Direct and indirect remuneration (DIR) fees are one of the most controversial topics in the pharmacy industry. Proponents of DIR fees state that they help to promote quality and value among pharmacy operations, while helping to keep premiums low for Medicare beneficiaries. On the other hand, detractors argue that these fees can be confusing and misleading, and ultimately distort prescription drug prices for all parties involved.
A number of pharmacies have experienced difficulties as a result of DIR fees, particularly because of the retroactive nature in which the fees are calculated and collected. Independent pharmacies have taken huge financial hits, arguing that they weren’t able to anticipate the scope of fees.
The debate continues: Are these clawbacks ultimately helpful or harmful to the pharmacy industry and its stakeholders? Will new federal regulations help to ensure transparency and reduce confusion?
What Are DIR Fees?
Originally, DIR fees were created by the Centers for Medicare and Medicaid (CMS) to offset costs paid by Medicare Part D plan sponsors. Over time, the concept has significantly evolved.
Today, the term may refer to a number of fees, such as:
- Costs for pharmacies to participate in a pharmacy benefit manager’s (PBM) Part D “preferred” networks
- Price reconciliations based on contractual rates
- Compliance fees for contract-based performance metrics, wherein performance may offset another fee
- A combination of these fees
Essentially, these fees allow PBMs to “clawback” millions of dollars based on contracts with pharmacy partners. In some cases, these fees are applied as a flat-rate on prescriptions filled, which may range from $2 to $7 per claim–but has been reported as high as $12. In other cases, a percentage is applied, often at three-to-five percent for brand name drugs.
The Impact on Patients
In addition to impacting the financial bottom line of pharmacies, some experts conclude that the fees may also be harmful to specialty pharmacy patients. The fees may distort drug cost accuracy within Medicare Plan Finder, which is the only public resource for Part D beneficiaries who depend on this information when making critical healthcare decisions. Price misconceptions can also lead to increased out-of-pocket costs that jeopardize adherence and therefore care and outcomes.
Why Are Pharmacies Struggling?
Among the key challenges for pharmacies is that these fees are often charged long after the point-of-sale. For example, first calendar quarter fees may take months to analyze and assess, causing the pharmacy to feel the financial impact in the third quarter. Furthermore, many pharmacies argue that a lack of transparency in contracts, coupled with changes in 2016, lead to an inability to accurately estimate how much they will owe.
The Case of Diplomat Pharmacy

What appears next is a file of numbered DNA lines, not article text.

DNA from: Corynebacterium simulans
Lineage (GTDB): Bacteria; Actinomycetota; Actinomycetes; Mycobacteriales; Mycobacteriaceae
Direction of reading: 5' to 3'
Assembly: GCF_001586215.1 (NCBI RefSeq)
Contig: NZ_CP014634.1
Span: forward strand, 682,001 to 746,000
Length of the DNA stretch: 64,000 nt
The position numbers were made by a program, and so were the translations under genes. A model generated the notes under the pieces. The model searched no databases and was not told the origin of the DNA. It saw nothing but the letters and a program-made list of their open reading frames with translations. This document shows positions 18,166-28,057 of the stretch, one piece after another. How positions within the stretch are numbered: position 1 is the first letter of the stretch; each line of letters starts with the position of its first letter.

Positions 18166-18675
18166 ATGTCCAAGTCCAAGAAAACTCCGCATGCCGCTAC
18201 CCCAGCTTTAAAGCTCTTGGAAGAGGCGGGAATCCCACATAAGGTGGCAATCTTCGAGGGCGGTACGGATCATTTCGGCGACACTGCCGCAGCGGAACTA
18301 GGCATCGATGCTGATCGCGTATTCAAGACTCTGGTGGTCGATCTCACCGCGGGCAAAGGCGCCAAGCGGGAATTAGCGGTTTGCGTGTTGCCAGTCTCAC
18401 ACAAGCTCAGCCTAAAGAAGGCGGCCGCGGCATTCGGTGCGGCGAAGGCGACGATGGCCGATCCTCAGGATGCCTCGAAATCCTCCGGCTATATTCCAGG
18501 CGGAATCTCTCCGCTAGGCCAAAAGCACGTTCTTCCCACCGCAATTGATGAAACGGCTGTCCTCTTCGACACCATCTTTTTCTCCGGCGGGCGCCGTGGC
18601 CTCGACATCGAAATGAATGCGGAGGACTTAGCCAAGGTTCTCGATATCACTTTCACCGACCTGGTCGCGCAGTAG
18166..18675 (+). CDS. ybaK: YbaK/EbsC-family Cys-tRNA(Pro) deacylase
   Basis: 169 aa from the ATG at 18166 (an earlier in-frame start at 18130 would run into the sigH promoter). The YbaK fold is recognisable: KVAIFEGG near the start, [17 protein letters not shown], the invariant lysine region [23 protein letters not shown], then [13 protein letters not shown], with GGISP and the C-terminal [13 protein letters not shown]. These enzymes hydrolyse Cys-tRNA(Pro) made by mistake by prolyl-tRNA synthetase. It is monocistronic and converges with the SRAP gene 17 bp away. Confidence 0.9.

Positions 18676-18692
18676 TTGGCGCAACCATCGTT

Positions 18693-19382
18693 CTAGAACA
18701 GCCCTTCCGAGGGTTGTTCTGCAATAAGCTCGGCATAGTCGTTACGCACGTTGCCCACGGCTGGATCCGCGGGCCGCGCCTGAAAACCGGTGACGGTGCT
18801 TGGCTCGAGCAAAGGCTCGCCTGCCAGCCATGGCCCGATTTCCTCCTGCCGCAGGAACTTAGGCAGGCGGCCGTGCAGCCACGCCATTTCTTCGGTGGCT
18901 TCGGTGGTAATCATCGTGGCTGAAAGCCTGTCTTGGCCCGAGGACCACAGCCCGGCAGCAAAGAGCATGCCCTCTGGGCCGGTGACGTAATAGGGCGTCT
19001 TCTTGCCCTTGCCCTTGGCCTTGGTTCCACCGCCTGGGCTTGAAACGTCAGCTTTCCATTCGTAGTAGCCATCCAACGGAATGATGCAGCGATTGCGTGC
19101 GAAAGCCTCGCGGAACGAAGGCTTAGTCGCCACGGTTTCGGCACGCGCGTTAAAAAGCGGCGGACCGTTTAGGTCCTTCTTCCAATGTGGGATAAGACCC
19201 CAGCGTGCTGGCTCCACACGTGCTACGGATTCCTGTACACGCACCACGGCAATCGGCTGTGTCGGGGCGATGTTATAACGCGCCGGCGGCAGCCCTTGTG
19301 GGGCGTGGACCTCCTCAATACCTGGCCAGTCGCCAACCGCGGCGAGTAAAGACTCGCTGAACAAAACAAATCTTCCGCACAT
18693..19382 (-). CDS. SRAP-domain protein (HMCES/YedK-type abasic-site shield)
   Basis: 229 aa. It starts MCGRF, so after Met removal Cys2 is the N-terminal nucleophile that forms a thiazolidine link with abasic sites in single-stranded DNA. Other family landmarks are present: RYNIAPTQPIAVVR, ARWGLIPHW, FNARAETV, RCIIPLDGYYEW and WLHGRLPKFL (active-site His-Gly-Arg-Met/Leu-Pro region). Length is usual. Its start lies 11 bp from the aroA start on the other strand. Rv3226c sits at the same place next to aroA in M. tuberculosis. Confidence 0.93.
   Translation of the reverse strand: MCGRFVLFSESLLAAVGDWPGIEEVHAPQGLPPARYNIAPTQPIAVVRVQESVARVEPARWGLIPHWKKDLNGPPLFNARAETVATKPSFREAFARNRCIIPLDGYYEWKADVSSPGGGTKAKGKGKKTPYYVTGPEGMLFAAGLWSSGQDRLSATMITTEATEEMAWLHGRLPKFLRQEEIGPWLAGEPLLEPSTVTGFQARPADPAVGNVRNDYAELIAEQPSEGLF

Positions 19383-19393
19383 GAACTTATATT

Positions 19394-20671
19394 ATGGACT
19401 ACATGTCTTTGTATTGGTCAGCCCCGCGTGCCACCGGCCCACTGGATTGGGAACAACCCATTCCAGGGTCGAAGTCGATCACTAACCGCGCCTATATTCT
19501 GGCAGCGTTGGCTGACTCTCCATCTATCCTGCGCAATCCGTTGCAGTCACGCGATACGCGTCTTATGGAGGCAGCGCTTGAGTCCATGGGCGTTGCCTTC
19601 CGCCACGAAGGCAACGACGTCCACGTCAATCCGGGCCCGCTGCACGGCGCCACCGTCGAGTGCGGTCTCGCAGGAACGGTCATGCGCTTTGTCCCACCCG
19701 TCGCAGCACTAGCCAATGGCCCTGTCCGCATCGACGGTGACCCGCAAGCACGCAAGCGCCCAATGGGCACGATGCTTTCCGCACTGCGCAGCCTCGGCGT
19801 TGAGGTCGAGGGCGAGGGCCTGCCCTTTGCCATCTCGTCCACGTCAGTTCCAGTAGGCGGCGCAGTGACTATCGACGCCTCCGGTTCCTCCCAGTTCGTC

In Q3 2016, Diplomat Pharmacy’s stock plummeted by more than 45 percent. CEO and Chairman Phil Hagerman released a strongly-worded statement asserting that PBMs and their DIR fee applications played a significant role in the company’s financial issues. In his statement, Hagerman cited “little to no transparency on the changes that were implemented in 2016.” As a result, Diplomat and other specialty pharmacies were unable to assess the potential cost magnitude until they received their first 2016 fee statements in Q3.
New Legislation to Prohibit DIR Fees
In February 2017, Senate Bill 413, the “Improving Transparency and Accuracy in Medicare Part D Spending Act” was introduced to Congress. Similarly, House representatives set forth a companion bill titled H.R. 1038, the “Improving Transparency and Accuracy in Medicare Part D Drug Spending Act.” Both bills aim to prohibit DIR fees that are imposed after the prescription’s point-of-sale and after the pharmacy’s reimbursement in Medicare Part D.
However, the Pharmaceutical Care Management Association (PCMA) is among the critics of the new legislation. PCMA argues that the House bill may ultimately raise premiums and increase taxpayer costs, all while increasing drug store profits. The organization claims that ultimately, DIR fees reduce premiums, which in turn lower federal government costs.
An Uncertain Future
While the debate continues over whether DIR fees are ultimately positive or negative, it’s unclear how the new legislature will perform in Congress and how it may impact the industry if approved. For the time being, specialty pharmacies are encouraged to have a strong understanding of the terms and conditions included in their contracts with PBMs, as well as comprehensive knowledge of pharmacy manuals that may also be incorporated.
The subject matter experts at TherigyConsulting are well versed in the language of DIR fees. Learn more about our consulting team at http://therigy.com/consulting/.